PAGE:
“American crook Renzo Capetto sees a chance to make a bundle when a Caribbean island has a revolution. He plans to help loyalists (and the national treasury) escape on his boat, then kill the men and blame their deaths on a mythical sea monster. Trouble ensues when the real monster shows up!” (courtesy IMDB)
This week I discuss the last film in my trilogy of terror – okay, my trilogy of mild bemusement – Creature From The Haunted Sea (1961), starring the Oscar-winning Edward Wain and a panoply of Cuban tap-dancers, directed by who else but Roger Corman. This is a classic of cold war paranoia that did more for Cuban-American relations than Brian DePalma’s Scarface (1983). Ladies, gentlemen, and uncommitted, I take great pride – and not a little amount of blame – in discussing Creature From The Haunted Sea.
The more perspicacious of you may have noticed that if Edward Wain did win an Oscar, it wasn’t under that name, and it certainly wasn’t for acting. No, that goes to more deserving folk, like Marisa Tomei. Edward Wain is the non-de-blame of the famous scriptwriter Robert Towne, who won the Oscar for his script for Chinatown (1974), and had it taken away again for writing Mission Impossible II (2000). He’s also written Shampoo (1975), The Last Detail (1973), Days Of Thunder (1990), The Two Jakes (1990) and the first Mission Impossible (1996), and was uncredited as a writer on Eight Million Ways To Die (1986) and Orca The Killer Whale (1977), for which he is truly grateful. He also directed and wrote Tequila Sunrise (1988) and Personal Best (1982), which wasn’t – a personal best, that is.
Antony Carbone, who plays the Bogartesque Shirley Lamore…I mean, Renzo Capetto, we’ve already seen as the venal cafe proprietor in A Bucket Of Blood (1959), and Betsy Jones-Moreland, who plays the Bacalline Mary-Belle Monahan, also worked with Corman in The Saga Of The Viking Women And Their Voyage To The Waters Of The Great Sea Serpent (1957), which was responsible for killing five cinema workers when the marquee collapsed under its own weight. Her career ended playing a judge in the early nineties revival of Perry Mason with Raymond Burr, as indeed did his. Mary-Belle’s brother, Happy Jack Monahan, was played by Robert Bean, who made one more film after this – Runaway Runaway (1971) – thereafter becoming…a Has-Bean! Hey, someone had to say it, and it may as well be a professional.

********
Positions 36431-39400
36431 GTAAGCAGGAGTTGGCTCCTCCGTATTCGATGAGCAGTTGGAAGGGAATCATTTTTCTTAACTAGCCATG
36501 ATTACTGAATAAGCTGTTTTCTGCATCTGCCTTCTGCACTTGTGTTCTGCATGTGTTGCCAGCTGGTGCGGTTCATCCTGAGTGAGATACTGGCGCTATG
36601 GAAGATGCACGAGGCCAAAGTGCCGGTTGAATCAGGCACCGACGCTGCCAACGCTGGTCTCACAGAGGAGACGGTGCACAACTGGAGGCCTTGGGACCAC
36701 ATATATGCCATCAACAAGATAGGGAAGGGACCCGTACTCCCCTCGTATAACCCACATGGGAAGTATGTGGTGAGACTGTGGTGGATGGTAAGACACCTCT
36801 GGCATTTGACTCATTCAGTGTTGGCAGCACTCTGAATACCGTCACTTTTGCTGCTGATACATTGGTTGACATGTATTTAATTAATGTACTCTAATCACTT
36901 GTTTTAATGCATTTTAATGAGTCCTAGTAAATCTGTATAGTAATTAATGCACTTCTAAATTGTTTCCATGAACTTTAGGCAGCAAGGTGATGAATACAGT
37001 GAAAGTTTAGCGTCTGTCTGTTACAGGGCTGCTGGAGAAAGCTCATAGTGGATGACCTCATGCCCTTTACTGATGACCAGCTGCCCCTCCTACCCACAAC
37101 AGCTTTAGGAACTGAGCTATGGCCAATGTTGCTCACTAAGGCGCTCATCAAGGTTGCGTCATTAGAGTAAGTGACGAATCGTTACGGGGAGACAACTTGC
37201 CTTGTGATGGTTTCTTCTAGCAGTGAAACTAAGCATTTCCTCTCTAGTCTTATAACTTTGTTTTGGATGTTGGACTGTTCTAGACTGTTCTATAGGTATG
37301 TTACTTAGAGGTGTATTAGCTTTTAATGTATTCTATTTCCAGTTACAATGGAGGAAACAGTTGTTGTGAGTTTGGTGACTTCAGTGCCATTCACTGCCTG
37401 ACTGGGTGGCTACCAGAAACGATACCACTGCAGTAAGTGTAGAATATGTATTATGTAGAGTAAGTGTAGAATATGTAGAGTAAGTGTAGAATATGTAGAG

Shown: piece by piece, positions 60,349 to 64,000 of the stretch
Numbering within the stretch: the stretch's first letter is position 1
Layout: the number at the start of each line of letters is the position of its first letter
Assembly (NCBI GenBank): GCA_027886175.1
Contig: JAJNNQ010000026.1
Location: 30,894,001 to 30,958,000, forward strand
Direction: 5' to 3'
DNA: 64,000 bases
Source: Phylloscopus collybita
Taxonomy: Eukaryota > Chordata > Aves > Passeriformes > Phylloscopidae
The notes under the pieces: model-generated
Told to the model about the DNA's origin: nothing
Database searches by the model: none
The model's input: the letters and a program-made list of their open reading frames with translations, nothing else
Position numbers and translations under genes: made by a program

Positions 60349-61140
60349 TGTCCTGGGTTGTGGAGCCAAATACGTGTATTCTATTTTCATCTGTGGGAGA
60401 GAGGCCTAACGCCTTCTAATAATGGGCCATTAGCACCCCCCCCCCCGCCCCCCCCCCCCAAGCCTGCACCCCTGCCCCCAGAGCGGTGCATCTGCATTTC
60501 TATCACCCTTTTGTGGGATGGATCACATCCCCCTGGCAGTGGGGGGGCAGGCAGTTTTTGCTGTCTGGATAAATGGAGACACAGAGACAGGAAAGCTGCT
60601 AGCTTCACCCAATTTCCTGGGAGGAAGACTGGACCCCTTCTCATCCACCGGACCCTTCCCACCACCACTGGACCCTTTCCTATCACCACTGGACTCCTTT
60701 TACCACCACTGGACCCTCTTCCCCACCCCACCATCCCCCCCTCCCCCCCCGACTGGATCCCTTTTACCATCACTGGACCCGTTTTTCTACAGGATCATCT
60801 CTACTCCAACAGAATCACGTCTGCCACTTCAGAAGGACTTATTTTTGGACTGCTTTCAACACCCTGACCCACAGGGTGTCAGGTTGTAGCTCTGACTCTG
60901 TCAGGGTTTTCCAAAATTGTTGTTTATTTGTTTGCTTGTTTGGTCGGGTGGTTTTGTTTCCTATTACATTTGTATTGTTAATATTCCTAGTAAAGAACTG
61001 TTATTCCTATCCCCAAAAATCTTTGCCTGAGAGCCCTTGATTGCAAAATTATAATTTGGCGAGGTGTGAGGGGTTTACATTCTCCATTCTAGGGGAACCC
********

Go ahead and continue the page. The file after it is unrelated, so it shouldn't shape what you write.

The lovable animal impressionist, John Belushi…I mean, Pete Peterson Junior, the son of Pete Peterson Senior, was played by Beech Dickerson who produced Runaway Runaway, a title that cinema-goers took to heart. Dickerson was also the sound recordist of Last Woman On Earth (1960), The Wild Ride (1960) and Ski Troop Attack (1960). His experience in sound enabled him to dub his own dialogue for Creature From The Haunted Sea. Unfortunately, he mixed up the tapes with the ADR for Wild Kingdom, hence his animal impressions. He was also the assistant director on The Wild Racers (1968) and T-Bird Gang (1959), and the location manager for The Trip (1967), which meant he had to take a lot of acid. And the Cubans? Well, they disappeared into the American population and were never seen again.
Now, Charles B. Griffith was never one to abandon a script structure if could be used over and over and over again. I refer you to A Bucket Of Blood and The Little Shop Of Horrors (1960) as prior examples. His script for Creature From The Haunted Sea was based on the structure of Naked Paradise (1957) and used again in Atlas (1961) and Beast From Haunted Cave (1959). Coincidentally, the production coordinator for Beast From Haunted Cave was Beech Dickerson. Corman never threw anything – or anybody – away. Speaking of which, remember the scene with the man waiting whilst the top secret agent makes his collect call to the mainland? That was Roger Corman. And with that Hitchcockian cameo – and that’s the only time you’ll hear this film connected to Alfred Hitchcock.
So, with that chilling conclusion – especially if you’ve left all the windows open – we bring Creature From The Haunted Sea to a belated end, and indeed, an end to our Charles B. Griffith mini-festival. Join me next week, as I once again dip into the cesspool of cinema to bring you the made-for-television shocker All The Kind Strangers (1974) for Horror News. Until then, toodles!